In the research for this project, at least one university was identified that cross-referenced Facebook profiles with character-based scholarship applications. In these cases, students were eliminated from the potential pool of applicants due to self-reported misconduct, thus losing the opportunity for scholarships. With the advent of technology such as Web-based social networking sites, school administrators and campus law enforcement officers should be aware of the new dawn in the evolution of stalking. Predators now have the ability to create an entire profile of their victim and even use search functions to identify and target their ideal victim.
As the type of harassment may come in the form of instant messages or other quickly disappearing digital media, investigators should be familiar with the most current forms of electronic communication and be prepared to follow an electronic paper trail back to the offender. It is imperative that campus safety administrators make students aware of the risks inherent in Web-based networking and measures that can be taken to ensure online safety.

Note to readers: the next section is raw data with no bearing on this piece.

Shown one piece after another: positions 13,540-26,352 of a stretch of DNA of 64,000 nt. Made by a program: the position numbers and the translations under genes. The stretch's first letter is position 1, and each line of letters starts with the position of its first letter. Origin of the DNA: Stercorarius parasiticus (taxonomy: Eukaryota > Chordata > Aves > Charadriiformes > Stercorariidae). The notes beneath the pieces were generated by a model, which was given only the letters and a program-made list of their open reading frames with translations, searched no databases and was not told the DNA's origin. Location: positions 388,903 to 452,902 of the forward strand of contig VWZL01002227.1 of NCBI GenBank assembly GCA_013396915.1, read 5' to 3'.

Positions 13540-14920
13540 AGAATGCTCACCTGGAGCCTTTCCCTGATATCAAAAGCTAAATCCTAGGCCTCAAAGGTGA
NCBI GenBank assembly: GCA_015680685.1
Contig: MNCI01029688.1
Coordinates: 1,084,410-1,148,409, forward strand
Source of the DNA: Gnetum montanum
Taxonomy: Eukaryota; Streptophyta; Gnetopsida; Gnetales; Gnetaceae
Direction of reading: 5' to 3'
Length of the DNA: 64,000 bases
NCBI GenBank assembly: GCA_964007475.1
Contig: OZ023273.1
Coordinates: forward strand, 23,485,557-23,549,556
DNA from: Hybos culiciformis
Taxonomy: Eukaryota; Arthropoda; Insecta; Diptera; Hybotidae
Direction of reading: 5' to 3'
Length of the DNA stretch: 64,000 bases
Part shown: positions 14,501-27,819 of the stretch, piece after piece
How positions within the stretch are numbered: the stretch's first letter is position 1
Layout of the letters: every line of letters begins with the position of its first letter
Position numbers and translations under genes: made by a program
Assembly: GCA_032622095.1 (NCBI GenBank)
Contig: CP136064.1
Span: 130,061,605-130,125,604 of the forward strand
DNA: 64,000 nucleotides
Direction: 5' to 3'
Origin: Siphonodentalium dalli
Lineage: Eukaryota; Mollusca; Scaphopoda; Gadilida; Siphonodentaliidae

Dr. Charlie Mesloh and Frank Thompson are with Florida Gulf Coast University’s Weapons and Equipment Research Institute in Fort Myers, Fla. Mike Laden is with the university’s Division of Justice Studies. Dr. Mesloh can be reached at firstname.lastname@example.org.
For the complete version of this article, please refer to the January/February 2006 issue of Campus Safety Magazine.